The Boeing 720 was Western Airlines solution for key routes between larger city pairs and international services to Mexico. The first 130-passenger Boeing 720 was delivered in 1961 and placed on longer routes throughout the system. Denver saw the plane placed on flights to Minneapolis-St. Paul as well as West Coast services to Los Angeles, San Francisco, and San Diego. Framed by the Rocky Mountains, N3162, a Boeing 720-047B, is skyward bound from Runway 8 Right.

 

 

March 1974
Eastern Airlines and Braniff International Airways continued the interchange agreement that had been forged twenty years earlier. Eastern aircraft continued to be used on the Miami-Atlanta-Memphis-Denver route with the Boeing 727 replacing the Douglas DC-8 on the important service. Seen just touching down on Runway 26 Left during a cold spring afternoon is N8114N, a Boeing 727-25, delivered new to the airline in June 1964.

 

 

May 1974
After suffering financial loses for a few years, Texas International Airlines was purchased by Jet Capital Corporation in 1972. The airline would continue to operate under its existing name, and returned to profitability with wage cuts and an aggressive marketing campaign. Another change was the unveiling of a new corporate image, with aircraft now painted in the patriotic image of its home state flag of Texas, complete with the "Lone Star" on the tail. Seen in reverse thrust and rolling out on Runway 26 Left is N8961 "The Dallas-Ft. Worth Metroplex," a Douglas DC-9-14, acquired by Texas International in May 1969.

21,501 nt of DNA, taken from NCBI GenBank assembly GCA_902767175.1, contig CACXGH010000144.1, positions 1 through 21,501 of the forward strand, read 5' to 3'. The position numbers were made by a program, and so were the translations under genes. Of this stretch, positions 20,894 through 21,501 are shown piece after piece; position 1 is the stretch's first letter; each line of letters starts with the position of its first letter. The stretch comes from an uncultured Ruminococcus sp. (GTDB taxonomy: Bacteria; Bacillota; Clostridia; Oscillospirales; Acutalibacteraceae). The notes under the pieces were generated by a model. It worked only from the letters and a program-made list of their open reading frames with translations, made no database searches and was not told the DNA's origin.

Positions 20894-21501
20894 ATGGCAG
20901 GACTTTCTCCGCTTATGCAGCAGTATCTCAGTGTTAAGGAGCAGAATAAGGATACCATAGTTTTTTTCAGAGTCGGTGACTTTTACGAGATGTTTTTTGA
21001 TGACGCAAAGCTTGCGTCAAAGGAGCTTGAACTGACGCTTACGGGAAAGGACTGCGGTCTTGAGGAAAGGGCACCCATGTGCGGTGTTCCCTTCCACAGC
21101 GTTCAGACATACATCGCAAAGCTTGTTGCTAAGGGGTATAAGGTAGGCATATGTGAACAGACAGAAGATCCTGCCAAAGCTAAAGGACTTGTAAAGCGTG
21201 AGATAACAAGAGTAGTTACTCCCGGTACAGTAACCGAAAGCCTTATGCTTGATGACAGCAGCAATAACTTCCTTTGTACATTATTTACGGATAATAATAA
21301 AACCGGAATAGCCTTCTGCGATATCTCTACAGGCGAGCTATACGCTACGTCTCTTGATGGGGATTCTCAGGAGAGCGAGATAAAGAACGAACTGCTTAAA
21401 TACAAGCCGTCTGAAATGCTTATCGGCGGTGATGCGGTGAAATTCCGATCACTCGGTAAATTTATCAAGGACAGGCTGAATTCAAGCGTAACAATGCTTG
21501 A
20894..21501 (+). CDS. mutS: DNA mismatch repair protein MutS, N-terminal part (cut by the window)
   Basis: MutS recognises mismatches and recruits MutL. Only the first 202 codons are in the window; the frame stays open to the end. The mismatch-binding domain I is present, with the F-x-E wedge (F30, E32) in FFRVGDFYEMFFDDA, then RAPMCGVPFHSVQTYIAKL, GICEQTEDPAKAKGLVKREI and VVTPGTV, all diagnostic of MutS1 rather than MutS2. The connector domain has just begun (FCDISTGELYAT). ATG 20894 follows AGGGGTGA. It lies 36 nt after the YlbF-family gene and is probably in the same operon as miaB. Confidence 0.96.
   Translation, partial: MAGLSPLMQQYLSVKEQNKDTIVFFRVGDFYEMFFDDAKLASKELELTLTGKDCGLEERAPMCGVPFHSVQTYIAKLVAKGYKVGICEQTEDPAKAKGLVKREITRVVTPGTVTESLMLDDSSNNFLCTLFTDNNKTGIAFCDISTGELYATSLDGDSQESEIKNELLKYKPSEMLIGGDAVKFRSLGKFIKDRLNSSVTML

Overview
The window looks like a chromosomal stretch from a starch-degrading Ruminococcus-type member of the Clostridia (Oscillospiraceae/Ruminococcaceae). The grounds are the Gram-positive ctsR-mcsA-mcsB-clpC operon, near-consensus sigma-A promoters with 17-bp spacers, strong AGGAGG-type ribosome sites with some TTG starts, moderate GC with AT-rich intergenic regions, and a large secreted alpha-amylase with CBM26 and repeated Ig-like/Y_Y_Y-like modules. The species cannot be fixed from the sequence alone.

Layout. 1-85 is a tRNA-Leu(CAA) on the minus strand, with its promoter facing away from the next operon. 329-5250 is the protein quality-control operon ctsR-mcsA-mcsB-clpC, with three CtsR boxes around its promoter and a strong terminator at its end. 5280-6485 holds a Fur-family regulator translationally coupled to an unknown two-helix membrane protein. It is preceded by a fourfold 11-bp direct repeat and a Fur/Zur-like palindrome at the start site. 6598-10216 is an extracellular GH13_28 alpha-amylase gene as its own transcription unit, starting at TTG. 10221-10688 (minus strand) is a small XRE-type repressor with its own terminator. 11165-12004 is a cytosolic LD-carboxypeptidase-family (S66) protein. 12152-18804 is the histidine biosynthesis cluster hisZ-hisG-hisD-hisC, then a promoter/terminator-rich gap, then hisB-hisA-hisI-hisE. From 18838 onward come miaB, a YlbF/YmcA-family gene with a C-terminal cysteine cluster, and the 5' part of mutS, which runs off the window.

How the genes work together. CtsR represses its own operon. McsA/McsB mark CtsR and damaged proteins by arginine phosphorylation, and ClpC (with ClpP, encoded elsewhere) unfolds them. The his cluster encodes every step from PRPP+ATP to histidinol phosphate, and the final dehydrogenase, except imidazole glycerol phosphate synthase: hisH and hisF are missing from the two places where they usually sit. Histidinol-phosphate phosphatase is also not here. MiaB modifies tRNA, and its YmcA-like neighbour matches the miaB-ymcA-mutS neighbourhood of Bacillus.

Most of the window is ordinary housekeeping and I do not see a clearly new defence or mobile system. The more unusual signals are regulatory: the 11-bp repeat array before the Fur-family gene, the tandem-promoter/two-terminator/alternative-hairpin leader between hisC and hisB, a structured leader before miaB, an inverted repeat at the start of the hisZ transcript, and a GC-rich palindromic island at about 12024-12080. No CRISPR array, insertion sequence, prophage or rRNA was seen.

July 1974
By 1974, Frontier Airlines was operating thirty-three Convair CV-580 turboprop aircraft all having been converted from existing Convair CV-340/CV-440 airframes by the airline. The Convair-580 was the workhorse of the Frontier fleet, flying many regional routes across the rugged Rockies and desert Southwest. From Denver in 1974, the Convair CV-580 was providing eleven daily flights to Colorado Springs, Durango, Grand Junction, and Montrose. Seen rolling for takeoff on Runway 36 Left is N73102, a Convair CV-580, converted from an ex-United Air Lines Convair CV-340 in 1966.

 

 

July 1974
Although Continental Airlines was the first airline to introduce Boeing 747 "Jumbo Jet" service into Denver in December 1970, United Airlines was soon to follow. Flights between Denver and Los Angeles were started in 1974 using the Boeing 747 "Friend Ship." Taxiing out to Runway 26 Left for mid-morning departure is N4753U, a Boeing 747-122, delivered new to United Airlines on May 30, 1973.

 

 

September 1974